Safety, Sustainability and Social License – The 3 S’s in Mining
GroundProbe CEO, David Noon
GroundProbe is a technology leader specialising in sensors and software for measuring and monitoring geohazards. While technology innovation is what we do, more importantly, the output of our efforts contributes towards mining’s 3 S’s: Safety, Sustainability, and Social License.
“Making Mining Safer” has been GroundProbe’s catchcry and vision statement since we introduced the Slope Stability Radar (SSR) as a safety critical monitoring system for open-pit mines to the market in 2001.
Thanks to the global adoption of slope stability radars and the diligent interpretation and proactive responses by geotechnical engineers, there is no question that the safety of people working around pit slopes has improved.
I witnessed an example of how GroundProbe truly made mining safer at our booth at the 2016 MINExpo International in Las Vegas when a father and son approached and said, “I just wanted to thank you. Because of your technology, I was pre-warned about a slope collapse at mine I was working at in Africa. Had it not been for your technology, I would not be standing here with my son.”
Fast forward 22 years, and thanks to our technology, numerous lives have been saved and will continue to be saved. Although our technology suite has changed over the years, our strong focus on keeping people and communities safe has remained and will remain the same.
There will always be a need for the mining of resources, including future-facing commodities such as copper, cobalt, nickel, lithium, and manganese, not to mention cleaner coal and uranium, and materials for construction, such as iron ore and aggregates. Gold is also becoming increasingly valuable to the stability of financial markets.
However, it is only through a policy of sustainable practices that we can mobilise the world’s resources to enable electrification, energy security, and sustainable development and construction.
Today, with the near-universal incorporation of real-time monitoring to improve safety, our challenge as a leader for the future is to develop a more sustainable approach to help mines to reduce the impact of operations on landscapes and local communities.
Real-time slope monitoring with trigger action response plans and other operational disciplines have become key controls that enable high-performance, acceptable risk slope designs, and their subsequent implementation. The many benefits include the economics of optimised slopes (minimised disturbed mining footprint, billions of dollars saved), the reduction of waste stockpiles and tailings dams, and lessened carbon emissions from mining overburden waste.
GroundProbe is consistently developing strategies to streamline our operations with sustainability top of mind. We are constantly searching for ways to efficiently use natural resources to minimise our environmental footprint and how to make our technology ‘greener’ and more sustainable.
Fast forward again 22 years from now, I earnestly believe that GroundProbe’s new vision statement and catchcry of “Empowering Safer and More Sustainable Operations” will benefit the industry.
Over recent years the mining industry has accepted the significance of taking responsibility for tackling current environmental, social, and governance (ESG) issues.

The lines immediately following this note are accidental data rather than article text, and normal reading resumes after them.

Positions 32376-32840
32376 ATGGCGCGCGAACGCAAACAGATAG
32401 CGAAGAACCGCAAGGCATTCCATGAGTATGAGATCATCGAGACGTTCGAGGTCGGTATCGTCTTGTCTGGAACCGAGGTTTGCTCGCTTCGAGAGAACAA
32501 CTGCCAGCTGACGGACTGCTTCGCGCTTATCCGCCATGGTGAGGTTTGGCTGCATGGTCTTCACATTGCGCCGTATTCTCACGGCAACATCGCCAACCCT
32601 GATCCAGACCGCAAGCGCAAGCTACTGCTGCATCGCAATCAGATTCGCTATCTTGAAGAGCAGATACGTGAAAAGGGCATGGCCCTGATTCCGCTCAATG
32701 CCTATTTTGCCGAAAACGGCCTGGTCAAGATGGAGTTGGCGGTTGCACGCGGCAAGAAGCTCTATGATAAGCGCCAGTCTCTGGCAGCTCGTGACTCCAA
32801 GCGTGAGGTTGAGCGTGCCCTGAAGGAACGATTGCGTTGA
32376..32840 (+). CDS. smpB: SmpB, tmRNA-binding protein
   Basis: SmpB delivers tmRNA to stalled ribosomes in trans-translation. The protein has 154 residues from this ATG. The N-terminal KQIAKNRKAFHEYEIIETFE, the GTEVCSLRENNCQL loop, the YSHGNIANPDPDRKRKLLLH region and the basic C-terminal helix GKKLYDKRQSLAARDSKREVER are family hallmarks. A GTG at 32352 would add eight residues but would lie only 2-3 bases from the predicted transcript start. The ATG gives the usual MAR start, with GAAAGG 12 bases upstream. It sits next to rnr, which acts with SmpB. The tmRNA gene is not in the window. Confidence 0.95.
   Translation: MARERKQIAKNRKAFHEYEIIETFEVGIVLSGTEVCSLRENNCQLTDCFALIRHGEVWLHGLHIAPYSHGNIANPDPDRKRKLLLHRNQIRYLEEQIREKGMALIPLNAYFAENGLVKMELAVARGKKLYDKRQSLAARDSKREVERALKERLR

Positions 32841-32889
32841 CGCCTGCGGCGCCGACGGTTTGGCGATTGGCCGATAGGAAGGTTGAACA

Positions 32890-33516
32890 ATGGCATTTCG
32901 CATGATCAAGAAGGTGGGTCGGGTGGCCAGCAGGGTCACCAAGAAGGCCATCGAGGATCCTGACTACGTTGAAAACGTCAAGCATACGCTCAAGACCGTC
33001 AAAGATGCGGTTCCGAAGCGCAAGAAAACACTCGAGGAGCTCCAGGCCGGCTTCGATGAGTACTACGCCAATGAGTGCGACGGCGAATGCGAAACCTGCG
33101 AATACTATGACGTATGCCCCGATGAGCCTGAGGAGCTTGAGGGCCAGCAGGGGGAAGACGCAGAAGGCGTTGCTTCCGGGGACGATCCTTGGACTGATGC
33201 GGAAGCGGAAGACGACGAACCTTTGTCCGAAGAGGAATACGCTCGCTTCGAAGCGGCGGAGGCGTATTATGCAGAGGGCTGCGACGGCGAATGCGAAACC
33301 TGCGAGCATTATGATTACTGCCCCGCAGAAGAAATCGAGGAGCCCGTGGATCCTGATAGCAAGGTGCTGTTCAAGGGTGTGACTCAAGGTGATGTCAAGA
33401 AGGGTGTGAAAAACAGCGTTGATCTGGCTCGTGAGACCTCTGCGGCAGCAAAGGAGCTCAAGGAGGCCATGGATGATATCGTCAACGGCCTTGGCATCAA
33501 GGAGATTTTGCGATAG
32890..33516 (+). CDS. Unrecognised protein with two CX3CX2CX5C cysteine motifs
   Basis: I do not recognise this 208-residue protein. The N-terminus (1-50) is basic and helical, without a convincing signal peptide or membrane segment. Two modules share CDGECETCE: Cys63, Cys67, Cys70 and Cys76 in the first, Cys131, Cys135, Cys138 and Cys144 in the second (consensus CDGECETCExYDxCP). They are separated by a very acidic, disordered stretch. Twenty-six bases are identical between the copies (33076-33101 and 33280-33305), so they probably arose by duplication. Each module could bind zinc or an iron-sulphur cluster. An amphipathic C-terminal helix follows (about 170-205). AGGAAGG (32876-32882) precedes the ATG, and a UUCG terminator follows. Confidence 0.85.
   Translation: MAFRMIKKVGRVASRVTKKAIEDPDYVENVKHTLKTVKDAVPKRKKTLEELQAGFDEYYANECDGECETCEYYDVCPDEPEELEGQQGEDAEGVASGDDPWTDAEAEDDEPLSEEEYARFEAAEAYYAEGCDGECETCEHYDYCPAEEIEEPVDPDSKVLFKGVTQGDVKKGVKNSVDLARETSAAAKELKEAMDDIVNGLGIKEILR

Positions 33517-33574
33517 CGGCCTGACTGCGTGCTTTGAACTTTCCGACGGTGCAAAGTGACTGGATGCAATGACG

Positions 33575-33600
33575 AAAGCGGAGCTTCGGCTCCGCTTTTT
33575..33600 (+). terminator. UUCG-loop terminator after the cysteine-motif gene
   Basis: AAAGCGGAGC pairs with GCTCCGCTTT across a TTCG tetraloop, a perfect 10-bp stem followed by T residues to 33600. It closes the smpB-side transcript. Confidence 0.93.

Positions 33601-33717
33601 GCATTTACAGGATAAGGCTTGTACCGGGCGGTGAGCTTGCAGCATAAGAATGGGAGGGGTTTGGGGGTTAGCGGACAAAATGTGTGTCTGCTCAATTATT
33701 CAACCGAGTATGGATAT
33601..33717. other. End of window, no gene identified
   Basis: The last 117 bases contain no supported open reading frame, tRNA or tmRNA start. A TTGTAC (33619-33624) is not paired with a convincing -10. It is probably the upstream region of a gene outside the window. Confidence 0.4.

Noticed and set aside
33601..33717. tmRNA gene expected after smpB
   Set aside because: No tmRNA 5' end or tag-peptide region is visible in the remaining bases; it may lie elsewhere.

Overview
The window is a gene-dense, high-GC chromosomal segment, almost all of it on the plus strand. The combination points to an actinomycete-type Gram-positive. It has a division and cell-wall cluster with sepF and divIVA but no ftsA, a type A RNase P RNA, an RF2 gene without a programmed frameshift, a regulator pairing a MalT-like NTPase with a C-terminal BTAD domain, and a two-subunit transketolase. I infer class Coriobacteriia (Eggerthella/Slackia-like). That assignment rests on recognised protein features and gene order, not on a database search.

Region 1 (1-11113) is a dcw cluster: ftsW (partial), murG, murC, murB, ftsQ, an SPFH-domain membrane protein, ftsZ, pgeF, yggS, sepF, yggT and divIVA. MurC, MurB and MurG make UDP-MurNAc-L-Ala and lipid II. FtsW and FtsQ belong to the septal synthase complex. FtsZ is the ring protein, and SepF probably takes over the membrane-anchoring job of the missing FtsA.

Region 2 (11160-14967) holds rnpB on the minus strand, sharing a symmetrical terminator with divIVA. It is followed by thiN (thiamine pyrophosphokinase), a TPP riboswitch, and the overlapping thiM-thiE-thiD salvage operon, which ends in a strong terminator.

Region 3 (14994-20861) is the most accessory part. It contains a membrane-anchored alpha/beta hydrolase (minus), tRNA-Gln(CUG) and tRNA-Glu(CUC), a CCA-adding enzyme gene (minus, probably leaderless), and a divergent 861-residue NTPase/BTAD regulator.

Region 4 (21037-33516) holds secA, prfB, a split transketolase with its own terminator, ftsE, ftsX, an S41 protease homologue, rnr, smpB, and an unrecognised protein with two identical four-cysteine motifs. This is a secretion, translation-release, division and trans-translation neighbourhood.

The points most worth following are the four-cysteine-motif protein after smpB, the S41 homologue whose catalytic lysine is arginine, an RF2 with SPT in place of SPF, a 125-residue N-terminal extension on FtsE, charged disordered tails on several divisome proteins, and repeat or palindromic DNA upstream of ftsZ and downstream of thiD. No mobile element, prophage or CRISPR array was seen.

At GroundProbe, we understand the importance of building and sustaining cohesive communities; providing opportunities for communities to work together to accomplish common goals, leading to improved outcomes; encouraging local governments to promote sustainable solutions; and including diverse voices, usually marginalized or overlooked voices within their community to participate in decision-making that affects their everyday lives.
As part of our community engagement policy, in 2022, GroundProbe helped facilitate an AU$300,000 grant from the Orica Impact Fund to positively impact the teaching of science, technology, engineering, and mathematics (STEM) to schools and communities within the Bowen Basin, Mount Isa and Gladstone regions in Queensland, Australia.
The Wonder of Science (WoS) programme provides young students, especially girls from minority groups and disadvantaged backgrounds, the opportunity to develop their educational capabilities for STEM careers, learn from role models, and encourage them to achieve and succeed.
Similarly, through our support, the Orica Impact Fund is also funding the STEM Punks learning programme in Latin America with the same AU$300,000 grant. The STEM Punks team will soon begin delivering their award-winning STEM-focused programme to ten regional schools in Peru, Chile, and Colombia. The programme directors will assist in upskilling a core of local educators through widespread school community uptake of the programme. Like Wonder of Science, STEM Punks will run for the next three years, focussing on delivering local capability with the tools and knowledge needed to implement rich learning experiences, not just today but into the future.
Only last month, I presented a cheque for AU$10,000 to Hope Worldwide Indonesia’s Terampil Digital learning programme. With a focus on teaching computer and employment skills, the aim is to directly support 120 young students from East Kalimantan, Indonesia, providing equal opportunities for young girls and those with physical disabilities.
As CEO, I am thrilled to help encourage young students, who live in regional and remote mining communities, to develop their skills in problem-solving, including critical, creative, collaborative, and ethical thinking, so that together, as a global community, we can build a talented and successful future workforce.